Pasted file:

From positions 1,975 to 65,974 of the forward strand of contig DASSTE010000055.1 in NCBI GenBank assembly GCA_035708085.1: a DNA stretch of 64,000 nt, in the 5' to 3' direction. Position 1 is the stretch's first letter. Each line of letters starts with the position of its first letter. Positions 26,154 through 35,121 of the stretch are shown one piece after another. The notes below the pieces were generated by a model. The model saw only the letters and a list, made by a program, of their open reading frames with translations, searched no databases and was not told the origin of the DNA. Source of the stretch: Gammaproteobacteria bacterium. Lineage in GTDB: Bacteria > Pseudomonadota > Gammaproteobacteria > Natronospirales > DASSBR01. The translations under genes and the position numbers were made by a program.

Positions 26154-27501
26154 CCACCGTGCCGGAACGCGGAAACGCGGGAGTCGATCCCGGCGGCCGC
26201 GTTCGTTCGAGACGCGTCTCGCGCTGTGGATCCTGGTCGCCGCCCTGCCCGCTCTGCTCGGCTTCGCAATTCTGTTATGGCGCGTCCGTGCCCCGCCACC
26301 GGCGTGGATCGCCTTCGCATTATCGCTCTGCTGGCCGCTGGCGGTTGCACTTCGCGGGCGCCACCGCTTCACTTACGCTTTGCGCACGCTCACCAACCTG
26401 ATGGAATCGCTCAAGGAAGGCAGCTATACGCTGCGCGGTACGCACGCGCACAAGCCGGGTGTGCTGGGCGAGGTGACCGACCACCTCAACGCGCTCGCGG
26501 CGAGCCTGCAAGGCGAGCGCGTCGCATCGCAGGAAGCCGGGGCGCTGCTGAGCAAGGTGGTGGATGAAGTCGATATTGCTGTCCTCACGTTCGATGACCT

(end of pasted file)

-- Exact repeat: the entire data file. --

From positions 1,975 to 65,974 of the forward strand of contig DASSTE010000055.1 in NCBI GenBank assembly GCA_035708085.1: a DNA stretch of 64,000 nt, in the 5' to 3' direction. Position 1 is the stretch's first letter. Each line of letters starts with the position of its first letter. Positions 26,154 through 35,121 of the stretch are shown one piece after another. The notes below the pieces were generated by a model. The model saw only the letters and a list, made by a program, of their open reading frames with translations, searched no databases and was not told the origin of the DNA. Source of the stretch: Gammaproteobacteria bacterium. Lineage in GTDB: Bacteria > Pseudomonadota > Gammaproteobacteria > Natronospirales > DASSBR01. The translations under genes and the position numbers were made by a program.

Positions 26154-27501
26154 CCACCGTGCCGGAACGCGGAAACGCGGGAGTCGATCCCGGCGGCCGC
26201 GTTCGTTCGAGACGCGTCTCGCGCTGTGGATCCTGGTCGCCGCCCTGCCCGCTCTGCTCGGCTTCGCAATTCTGTTATGGCGCGTCCGTGCCCCGCCACC
26301 GGCGTGGATCGCCTTCGCATTATCGCTCTGCTGGCCGCTGGCGGTTGCACTTCGCGGGCGCCACCGCTTCACTTACGCTTTGCGCACGCTCACCAACCTG
26401 ATGGAATCGCTCAAGGAAGGCAGCTATACGCTGCGCGGTACGCACGCGCACAAGCCGGGTGTGCTGGGCGAGGTGACCGACCACCTCAACGCGCTCGCGG
26501 CGAGCCTGCAAGGCGAGCGCGTCGCATCGCAGGAAGCCGGGGCGCTGCTGAGCAAGGTGGTGGATGAAGTCGATATTGCTGTCCTCACGTTCGATGACCT